Background Pro-atherosclerotic nature of vitamin D deficiency has been shown to increase cardiovascular events. To further demonstrate this phenomenon, we evaluated the degree of coronary artery disease (CAD) with varying levels of vitamin D.
Method A retrospective, single-center study of 9,399 patients admitted between 2005 and 2014 for chest pain who underwent coronary angiography. Patients without a vitamin D level, measured as 25-dihydroxyvitamin D (25[OH]D) were excluded from our study. 25(OH)D deficiency and insufficiency were defined by having serum concentration levels of less than 20 ng/ml and 20 to 29.9 ng/ml, respectively, while normal levels were defined as greater than or equal to 30 ng/ml. We assessed the degree of 25(OH)D and the extent of coronary disease with coronary angiography as obstructive CAD (left main stenosis of ≥50% or any stenosis of ≥70%), non-obstructive CAD (≥1 stenosis ≥20% but no stenosis ≥70%) and normal coronaries (no stenosis >20%).
Results Among 9,399 patients, 1,311 qualified, of which 308 patients (23%) had normal 25(OH)D levels, 552 patients (42%) had 25(OH)D deficiency and 451 patients (35%) had 25(OH)D insufficiency. In an analysis for the extent of coronary disease we identified 259 patients (20%) having normal coronaries, 720 patients (55%) with obstructive CAD and 291 patients (25%) with non-obstructive CAD.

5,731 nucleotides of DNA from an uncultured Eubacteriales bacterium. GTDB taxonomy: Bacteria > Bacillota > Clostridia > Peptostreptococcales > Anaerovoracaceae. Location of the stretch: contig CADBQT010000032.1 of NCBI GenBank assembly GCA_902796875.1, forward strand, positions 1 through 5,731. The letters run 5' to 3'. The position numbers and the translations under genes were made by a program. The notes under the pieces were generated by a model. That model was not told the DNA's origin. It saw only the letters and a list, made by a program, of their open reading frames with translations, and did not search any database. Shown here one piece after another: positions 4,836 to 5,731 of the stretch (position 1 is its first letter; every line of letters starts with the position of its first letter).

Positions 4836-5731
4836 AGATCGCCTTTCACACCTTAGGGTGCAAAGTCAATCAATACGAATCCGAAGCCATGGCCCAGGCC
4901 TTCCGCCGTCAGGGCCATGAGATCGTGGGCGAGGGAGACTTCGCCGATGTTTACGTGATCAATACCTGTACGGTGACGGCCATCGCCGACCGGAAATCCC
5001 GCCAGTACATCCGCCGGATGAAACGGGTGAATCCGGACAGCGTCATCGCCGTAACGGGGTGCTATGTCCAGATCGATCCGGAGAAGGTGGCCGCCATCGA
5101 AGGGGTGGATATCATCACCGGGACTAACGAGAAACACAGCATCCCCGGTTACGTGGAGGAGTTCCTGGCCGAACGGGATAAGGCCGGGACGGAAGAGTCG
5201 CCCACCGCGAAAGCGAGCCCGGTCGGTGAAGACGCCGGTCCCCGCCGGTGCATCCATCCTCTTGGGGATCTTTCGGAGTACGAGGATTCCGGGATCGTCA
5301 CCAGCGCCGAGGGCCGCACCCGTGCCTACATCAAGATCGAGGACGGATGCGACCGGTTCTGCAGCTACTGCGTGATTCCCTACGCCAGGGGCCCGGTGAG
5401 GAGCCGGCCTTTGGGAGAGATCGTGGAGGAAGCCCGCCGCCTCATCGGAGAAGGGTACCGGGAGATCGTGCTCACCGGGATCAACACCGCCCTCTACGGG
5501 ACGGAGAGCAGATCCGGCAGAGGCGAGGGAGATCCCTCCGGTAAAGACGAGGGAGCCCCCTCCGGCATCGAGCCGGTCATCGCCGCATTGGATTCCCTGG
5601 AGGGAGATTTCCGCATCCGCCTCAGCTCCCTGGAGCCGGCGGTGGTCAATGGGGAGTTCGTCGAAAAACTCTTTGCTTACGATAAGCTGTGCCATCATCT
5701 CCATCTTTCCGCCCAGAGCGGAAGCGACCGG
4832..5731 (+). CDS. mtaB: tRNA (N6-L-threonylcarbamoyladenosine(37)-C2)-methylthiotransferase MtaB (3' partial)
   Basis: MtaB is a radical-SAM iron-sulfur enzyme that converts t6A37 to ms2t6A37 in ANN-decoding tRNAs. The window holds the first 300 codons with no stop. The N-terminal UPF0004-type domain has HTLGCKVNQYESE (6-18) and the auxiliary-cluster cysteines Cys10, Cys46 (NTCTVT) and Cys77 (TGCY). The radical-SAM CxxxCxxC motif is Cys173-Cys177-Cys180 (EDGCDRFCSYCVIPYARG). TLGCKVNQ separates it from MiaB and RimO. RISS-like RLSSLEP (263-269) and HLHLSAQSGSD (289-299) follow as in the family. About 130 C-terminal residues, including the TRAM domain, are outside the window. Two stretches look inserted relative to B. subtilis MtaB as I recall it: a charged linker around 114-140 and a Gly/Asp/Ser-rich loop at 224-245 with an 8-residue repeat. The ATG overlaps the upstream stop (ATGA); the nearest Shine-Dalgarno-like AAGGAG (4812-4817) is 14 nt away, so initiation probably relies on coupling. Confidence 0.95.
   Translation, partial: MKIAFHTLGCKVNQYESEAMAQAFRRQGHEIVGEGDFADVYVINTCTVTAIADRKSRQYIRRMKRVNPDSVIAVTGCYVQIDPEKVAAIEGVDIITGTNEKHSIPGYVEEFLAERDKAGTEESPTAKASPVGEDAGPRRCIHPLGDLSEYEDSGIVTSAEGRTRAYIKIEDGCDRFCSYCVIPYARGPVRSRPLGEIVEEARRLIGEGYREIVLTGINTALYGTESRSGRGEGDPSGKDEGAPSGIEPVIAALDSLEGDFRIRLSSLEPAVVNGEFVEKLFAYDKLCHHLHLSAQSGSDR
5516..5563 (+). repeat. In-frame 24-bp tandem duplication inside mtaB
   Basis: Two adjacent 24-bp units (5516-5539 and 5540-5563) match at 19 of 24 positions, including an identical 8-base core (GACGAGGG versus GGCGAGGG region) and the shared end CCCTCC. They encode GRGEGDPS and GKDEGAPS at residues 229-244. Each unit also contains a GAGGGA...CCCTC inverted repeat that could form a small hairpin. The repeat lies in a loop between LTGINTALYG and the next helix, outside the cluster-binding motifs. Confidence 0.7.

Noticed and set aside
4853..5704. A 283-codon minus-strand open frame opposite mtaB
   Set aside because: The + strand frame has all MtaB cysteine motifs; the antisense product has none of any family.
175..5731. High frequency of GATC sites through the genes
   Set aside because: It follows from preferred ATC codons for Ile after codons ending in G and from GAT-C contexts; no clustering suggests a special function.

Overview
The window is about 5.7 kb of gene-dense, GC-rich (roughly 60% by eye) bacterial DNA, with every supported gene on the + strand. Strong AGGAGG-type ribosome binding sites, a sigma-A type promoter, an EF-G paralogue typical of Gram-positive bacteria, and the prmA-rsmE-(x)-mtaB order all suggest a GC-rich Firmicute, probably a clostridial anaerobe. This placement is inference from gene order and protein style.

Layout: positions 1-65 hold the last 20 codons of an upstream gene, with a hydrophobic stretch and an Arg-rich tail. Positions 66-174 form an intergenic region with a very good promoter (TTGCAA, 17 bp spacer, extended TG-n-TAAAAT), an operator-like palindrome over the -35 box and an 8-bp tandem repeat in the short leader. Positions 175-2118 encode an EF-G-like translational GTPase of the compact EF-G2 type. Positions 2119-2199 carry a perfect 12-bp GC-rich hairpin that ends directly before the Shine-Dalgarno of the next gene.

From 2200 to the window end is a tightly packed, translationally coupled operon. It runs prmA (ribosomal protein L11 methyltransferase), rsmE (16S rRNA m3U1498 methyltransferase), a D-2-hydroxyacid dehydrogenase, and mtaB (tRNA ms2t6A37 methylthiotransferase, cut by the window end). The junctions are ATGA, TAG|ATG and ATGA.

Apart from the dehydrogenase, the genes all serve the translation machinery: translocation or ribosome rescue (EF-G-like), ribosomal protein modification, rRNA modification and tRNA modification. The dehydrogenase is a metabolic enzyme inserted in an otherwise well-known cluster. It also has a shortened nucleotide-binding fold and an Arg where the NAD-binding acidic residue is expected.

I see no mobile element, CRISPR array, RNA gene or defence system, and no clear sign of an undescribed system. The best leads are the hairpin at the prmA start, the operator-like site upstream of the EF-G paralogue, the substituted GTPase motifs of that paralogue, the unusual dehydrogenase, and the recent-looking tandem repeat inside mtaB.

Baseline clinical risk factors, and co-morbidities did not differ in either groups. Patients with 25(OH)D deficiency and insufficiency (n=1003) developed symptomatic CAD at a mean age of 63-years-old versus 67 with normal 25(OH)D (n=308, p<0.0001).
Patients with normal 25(OH)D levels were found to have normal coronaries compared to patients with 25(OH)D deficiency or insufficiency (OR: 7, 95% CI: 5.2–9.5, p<0.0001). Comparing patients with normal 25(OH)D levels, in patients with 25(OH)D deficiency or insufficiency (<29 ng/ml), 65% were found to have obstructive CAD (n=612, OR: 2.9, 95% CI: 2.3–3.7, p<0.0001) and 24% had non-obstructive CAD (n=237, OR: 1.5, 95% CI: 1.1–2, p=0.02).
In a head-to-head, sub-grouped comparison, patients with 25(OH)D deficiency and insufficiency were found to have obstructive CAD (n=394, OR: 2.7, 95% CI: 2–3.4, p<0.0001) and non-obstructive CAD (n=169, OR: 2.6, 95% CI: 2–3.4, p<0.0001), respectively.
Conclusion Vitamin D deficiency and insufficiency correlate with obstructive and non-obstructive CAD, respectively. Normal coronaries were shown to be related with normal levels of vitamin D. Vitamin D levels may provide benefit in improving risk stratification for patients with CAD as a possible modifiable risk factor. Further studies may be needed to enhance our findings.
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